I'm stumped with this analysis.
What is the connection between duty and being motivated to do it? If there is no necessary connection then Kant would seem to be wrong when he wrote "ought implies can". According to Kant's formula if I cannot do act A, I have no duty to do A. Kant does have a point: It does seem odd to say I have a duty to do what is impossible for me to do. On the other hand if I must be motivated to do X then before I can be said to have an obligation to do X, why don't I always do my duty? Is there a way out of this paradox?
Umm..any thoughts that could lead me in the right direction here? Thanks
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Kantian Theory and Duty watch
- Thread Starter
- 09-04-2006 17:21
- 09-04-2006 18:53
I'm not sure there is a connection between duty and motivation (according to Kant). To do one's duty is to perform actions that are required morally and to avoid immoral actions. When Kant was referring to "ought implies can" I think he meant one ought to do one's duty because one ought to do it. However, this does raise a problem because isn't it our motivation which causes us to act to do our duty? I think I know where you're coming from - according to Kant, if one realises that they ought to do something then they will do it, but that surely isn't how the world operates? Surely X would not perform their duty if they did not have the motivation to do it? I know you can turn this round and say that people are not motivated to give money to the poor - but if X does give to charity then surely X has some motivation within themselves? Any action requires motivation.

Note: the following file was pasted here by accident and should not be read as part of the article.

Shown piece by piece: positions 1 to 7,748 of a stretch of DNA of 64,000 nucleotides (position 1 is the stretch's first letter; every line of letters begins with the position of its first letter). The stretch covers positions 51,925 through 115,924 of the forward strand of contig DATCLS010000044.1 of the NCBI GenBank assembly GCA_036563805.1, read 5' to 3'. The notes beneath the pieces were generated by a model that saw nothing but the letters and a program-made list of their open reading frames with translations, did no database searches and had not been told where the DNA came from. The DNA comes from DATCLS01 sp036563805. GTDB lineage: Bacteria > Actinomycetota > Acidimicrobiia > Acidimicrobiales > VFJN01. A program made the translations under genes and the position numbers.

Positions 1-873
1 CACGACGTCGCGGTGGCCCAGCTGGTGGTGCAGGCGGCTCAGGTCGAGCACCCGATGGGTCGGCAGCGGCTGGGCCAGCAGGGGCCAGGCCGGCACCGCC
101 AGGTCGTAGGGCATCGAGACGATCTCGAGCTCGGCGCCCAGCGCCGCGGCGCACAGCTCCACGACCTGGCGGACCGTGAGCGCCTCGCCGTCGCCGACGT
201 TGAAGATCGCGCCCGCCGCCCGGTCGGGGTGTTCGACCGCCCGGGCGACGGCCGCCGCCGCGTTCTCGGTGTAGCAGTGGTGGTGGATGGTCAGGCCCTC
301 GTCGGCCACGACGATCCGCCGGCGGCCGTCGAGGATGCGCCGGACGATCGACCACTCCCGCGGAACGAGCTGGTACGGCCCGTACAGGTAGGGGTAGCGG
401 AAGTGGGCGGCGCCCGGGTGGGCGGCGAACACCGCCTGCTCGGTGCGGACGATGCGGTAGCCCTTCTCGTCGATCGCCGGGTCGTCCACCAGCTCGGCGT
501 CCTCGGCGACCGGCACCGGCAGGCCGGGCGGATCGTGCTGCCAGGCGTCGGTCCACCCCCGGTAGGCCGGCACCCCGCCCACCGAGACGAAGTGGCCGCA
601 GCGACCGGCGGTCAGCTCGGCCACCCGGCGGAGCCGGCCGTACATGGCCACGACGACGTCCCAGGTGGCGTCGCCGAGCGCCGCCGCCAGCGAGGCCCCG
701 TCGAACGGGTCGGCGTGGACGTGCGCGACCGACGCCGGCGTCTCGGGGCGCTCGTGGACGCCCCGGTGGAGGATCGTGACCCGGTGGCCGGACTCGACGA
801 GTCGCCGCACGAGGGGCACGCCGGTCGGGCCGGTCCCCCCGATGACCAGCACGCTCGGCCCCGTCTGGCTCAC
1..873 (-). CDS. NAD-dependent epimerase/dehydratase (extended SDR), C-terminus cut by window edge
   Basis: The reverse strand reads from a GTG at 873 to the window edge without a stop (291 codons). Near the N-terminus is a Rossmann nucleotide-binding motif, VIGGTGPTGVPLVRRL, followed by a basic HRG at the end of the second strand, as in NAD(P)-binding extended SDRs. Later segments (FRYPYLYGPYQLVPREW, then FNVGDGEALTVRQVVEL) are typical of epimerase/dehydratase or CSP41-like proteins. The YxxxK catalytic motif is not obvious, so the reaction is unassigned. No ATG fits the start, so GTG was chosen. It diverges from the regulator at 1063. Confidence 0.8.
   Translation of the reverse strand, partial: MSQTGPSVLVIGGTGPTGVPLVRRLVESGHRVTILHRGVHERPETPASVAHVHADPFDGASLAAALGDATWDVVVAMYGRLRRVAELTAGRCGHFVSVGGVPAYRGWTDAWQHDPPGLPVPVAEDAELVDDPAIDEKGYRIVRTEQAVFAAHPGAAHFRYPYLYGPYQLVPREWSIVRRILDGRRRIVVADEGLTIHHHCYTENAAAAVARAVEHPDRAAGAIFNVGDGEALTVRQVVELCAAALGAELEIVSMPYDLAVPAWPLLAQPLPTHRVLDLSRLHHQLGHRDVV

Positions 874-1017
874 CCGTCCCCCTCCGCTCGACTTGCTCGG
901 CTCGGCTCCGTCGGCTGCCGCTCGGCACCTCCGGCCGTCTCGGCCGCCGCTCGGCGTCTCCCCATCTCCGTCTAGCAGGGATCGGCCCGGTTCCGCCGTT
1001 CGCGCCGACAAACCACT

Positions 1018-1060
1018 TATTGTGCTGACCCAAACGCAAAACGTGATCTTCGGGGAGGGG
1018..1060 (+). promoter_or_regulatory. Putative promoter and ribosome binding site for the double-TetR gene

I'm not sure whether I've helped at all... hope I have!